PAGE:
A national land cover representation system (NLRS) for Bangladesh (GoB 2017d) using the Land Cover Classification System (Di Gregorio and Leonardi 2016) and following the Land Cover Meta Language (LCML) ISO 19144 (ISO 2012) was prepared as the result of several processes of data collection, translation, gap identification and analysis of existing land cover/use mapping processes.

The legends of three existing national land cover/use maps were collected, documented and translated using the Land Cover Classification System (LCCS v3) – an implementation tool of ISO standard (ISO 19144-2) LCML (Di Gregorio and Leonardi 2016). This step identified the gaps in existing legends and assisted the interpretation of land feature classes considering the objectives of the institutions responsible for land cover map development. In parallel, field data were collected, using Open Foris Collect (Costello and Piazza 2015), from 1144 locations across the country to characterize the classes of the NLRS (BSGI FD, 2016).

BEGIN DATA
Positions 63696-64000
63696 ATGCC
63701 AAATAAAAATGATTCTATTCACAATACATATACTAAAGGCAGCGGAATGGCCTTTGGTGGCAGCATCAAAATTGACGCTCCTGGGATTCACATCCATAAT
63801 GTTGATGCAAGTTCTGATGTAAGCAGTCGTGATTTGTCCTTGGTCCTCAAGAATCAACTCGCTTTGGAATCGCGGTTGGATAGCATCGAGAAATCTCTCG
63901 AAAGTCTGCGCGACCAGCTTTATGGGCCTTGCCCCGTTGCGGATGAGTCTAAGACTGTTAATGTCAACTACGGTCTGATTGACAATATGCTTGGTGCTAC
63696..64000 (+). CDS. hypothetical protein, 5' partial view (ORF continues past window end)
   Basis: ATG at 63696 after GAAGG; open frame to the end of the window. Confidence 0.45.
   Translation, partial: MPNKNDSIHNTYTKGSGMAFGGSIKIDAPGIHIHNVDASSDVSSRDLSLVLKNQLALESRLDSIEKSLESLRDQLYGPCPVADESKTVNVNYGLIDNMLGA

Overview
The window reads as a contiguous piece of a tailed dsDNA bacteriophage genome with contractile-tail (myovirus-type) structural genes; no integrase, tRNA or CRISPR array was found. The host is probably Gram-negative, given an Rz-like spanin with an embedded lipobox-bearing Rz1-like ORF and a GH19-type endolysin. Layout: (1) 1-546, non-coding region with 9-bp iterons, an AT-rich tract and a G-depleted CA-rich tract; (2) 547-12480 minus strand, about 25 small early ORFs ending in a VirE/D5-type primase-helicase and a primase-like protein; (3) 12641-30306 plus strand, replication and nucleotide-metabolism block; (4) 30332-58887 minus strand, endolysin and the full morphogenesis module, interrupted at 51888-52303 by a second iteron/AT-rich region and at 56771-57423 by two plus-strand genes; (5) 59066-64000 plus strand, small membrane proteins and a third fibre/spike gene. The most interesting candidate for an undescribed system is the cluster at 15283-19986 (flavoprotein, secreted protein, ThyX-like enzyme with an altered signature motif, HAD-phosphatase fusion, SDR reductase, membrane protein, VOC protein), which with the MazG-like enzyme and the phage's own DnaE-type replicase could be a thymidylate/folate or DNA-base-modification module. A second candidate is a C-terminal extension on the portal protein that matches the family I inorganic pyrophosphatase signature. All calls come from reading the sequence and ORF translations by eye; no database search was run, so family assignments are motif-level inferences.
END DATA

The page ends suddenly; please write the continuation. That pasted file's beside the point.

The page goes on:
From the NLRS, the initial legend classes for land cover map 2015 were derived during a national workshop with experts from different organizations working in relevant fields (Udita et al. 2016). These initial classes were further refined during map development process to develop the final legend. Some of the classes were extended from the NLRS (e.g., bamboo forest, rubber plantation, etc.), while some other classes were merged (e.g., short and long rotation plantation into forest plantation) when differences among these classes were not discernible from the available satellite images by visual interpretation. The final land cover map has 33 classes.